Millions of dollars in funding could be on the way for military projects in New Mexico if the U.S. House version of the defense spending bill becomes law.
The National Defense Authorization Act for 2021 sent to the floor for a vote by the House Armed Services Committee also includes funding for the cleanup of toxic chemicals caused by the use of fire suppression foam at military bases around the country.
U.S. Reps. Deb Haaland, D-N.M., and Xochitl Torres Small, D-N.M., are members of the committee.
The Senate version of the bill has already been sent to the floor in that chamber.
“The NDAA is an opportunity to lay the groundwork for a future where New Mexico is at the forefront of innovation, everyone who seeks a long military career has access to success, and our military is ready for the challenges climate change presents,” Haaland said of the legislation.
More than $100 million would go toward projects at Kirtland Air Force Base, according to her office. That includes $50 million for an infrastructure program that would provide improvements for schools, day cares, roads, energy upgrades and other infrastructure and $46.6 million to update an administrative building.
Another $5 million would be used to expand the solar photovoltaic microgrid pilot project at the base.
The House legislation includes $120 million for upgrades for Los Alamos National Laboratory’s facilities.
Another $10 million would be used for testing hypersonic weapons capabilities at White Sands Missile Range, and additional funding would be secured for directed energy testing at the missile range, Torres Small’s office said.
Holloman Air Force Base would receive $5 million for a high speed test track.
The Magdalena Ridge Observatory would receive $5 million for its interferometer telescope to help track satellites, missile launches and deep space objects.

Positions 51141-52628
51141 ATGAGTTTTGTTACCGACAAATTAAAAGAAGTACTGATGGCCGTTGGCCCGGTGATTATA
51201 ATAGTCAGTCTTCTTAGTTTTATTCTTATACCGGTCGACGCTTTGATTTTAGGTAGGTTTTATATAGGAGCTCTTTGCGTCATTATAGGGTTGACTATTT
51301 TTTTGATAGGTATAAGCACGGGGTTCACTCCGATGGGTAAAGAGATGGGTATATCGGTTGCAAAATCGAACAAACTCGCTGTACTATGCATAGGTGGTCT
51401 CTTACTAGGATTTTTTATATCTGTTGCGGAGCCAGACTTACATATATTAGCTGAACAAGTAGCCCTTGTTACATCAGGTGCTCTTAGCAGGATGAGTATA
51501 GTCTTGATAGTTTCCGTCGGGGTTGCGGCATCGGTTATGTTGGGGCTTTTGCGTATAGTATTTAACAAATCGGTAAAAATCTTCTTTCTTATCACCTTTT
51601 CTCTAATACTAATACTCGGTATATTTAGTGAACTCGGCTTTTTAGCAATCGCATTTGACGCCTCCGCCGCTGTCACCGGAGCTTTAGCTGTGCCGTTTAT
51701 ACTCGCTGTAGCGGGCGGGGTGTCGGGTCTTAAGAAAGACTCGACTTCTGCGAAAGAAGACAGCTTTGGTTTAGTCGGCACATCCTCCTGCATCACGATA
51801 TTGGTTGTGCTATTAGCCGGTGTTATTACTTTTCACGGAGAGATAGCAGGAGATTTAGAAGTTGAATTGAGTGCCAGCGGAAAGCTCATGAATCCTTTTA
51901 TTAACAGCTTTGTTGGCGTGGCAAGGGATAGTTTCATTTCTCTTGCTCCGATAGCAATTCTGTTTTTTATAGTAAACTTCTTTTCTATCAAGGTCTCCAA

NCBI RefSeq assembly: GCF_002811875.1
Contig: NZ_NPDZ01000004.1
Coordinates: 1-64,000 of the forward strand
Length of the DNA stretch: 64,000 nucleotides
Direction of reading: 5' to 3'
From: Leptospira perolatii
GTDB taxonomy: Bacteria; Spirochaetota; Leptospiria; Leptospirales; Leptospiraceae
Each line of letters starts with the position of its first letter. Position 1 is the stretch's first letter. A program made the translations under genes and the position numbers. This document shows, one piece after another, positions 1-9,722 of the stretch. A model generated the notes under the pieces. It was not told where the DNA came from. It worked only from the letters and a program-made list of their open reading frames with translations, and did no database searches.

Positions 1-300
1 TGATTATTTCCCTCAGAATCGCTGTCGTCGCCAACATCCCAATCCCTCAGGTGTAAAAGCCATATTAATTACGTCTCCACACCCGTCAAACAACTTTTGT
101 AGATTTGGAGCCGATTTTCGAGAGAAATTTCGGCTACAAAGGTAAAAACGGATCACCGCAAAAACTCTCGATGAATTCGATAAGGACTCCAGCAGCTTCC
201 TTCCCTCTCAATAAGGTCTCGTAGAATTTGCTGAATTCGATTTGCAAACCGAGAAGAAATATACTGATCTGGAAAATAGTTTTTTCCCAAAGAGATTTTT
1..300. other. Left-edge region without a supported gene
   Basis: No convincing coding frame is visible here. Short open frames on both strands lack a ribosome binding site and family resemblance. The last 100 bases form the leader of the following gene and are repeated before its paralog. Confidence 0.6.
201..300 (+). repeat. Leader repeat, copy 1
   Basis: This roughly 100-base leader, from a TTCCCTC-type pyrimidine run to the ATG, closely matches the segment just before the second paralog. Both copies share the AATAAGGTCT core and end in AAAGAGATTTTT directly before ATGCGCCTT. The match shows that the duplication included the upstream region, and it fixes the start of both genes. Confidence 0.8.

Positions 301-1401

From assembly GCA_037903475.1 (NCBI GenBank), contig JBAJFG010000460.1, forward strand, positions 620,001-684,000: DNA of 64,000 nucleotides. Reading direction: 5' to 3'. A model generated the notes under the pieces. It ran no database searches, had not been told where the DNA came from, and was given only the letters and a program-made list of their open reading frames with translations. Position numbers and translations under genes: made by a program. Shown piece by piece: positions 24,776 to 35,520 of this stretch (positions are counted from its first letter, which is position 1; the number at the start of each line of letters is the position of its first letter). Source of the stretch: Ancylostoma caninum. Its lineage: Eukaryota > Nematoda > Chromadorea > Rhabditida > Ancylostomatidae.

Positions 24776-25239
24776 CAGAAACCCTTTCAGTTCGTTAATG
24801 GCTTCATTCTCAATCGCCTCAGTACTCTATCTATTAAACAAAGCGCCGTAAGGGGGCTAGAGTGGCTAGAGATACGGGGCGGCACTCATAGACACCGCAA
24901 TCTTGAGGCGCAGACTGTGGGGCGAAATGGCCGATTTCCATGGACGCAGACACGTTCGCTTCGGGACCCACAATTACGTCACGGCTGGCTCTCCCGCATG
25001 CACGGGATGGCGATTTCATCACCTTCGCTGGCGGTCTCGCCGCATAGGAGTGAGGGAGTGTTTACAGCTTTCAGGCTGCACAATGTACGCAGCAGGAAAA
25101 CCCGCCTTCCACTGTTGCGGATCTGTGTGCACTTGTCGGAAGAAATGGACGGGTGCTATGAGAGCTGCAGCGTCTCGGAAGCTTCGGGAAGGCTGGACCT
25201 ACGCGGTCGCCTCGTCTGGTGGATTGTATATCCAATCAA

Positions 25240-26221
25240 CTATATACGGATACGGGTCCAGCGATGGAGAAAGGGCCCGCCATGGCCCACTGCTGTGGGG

Sandia National Laboratories would receive $4.8 million for facility upgrades.
Haaland’s office said the NDAA sets aside $1.5 billion for environmental remediation and cleanup, of which $190 million will go to per- and polyfluoroalkyl substances (PFAS) contamination cleanup around military bases that was caused by decades’ use of fire suppression foam. An additional $150 million would be provided for the research and development related to PFAS remediation and disposal technologies and fire suppression foam replacement.
Torres Small’s office said the legislation would require the Department of Defense and the Department of Agriculture to notify dairy farmers if there was PFAS contamination in their area.
The legislation also includes $135 million for the oversight, maintenance, and management of privatized and government-owned military family housing, Haaland said.
HAALAND NAMED TO BIDEN PANEL: Democratic presidential candidate Joe Biden’s campaign named Haaland to its Climate Engagement Advisory Council.
The council will advise the campaign on mobilizing voters who are involved with climate change and environmental justice issues.
Scott Turner: firstname.lastname@example.org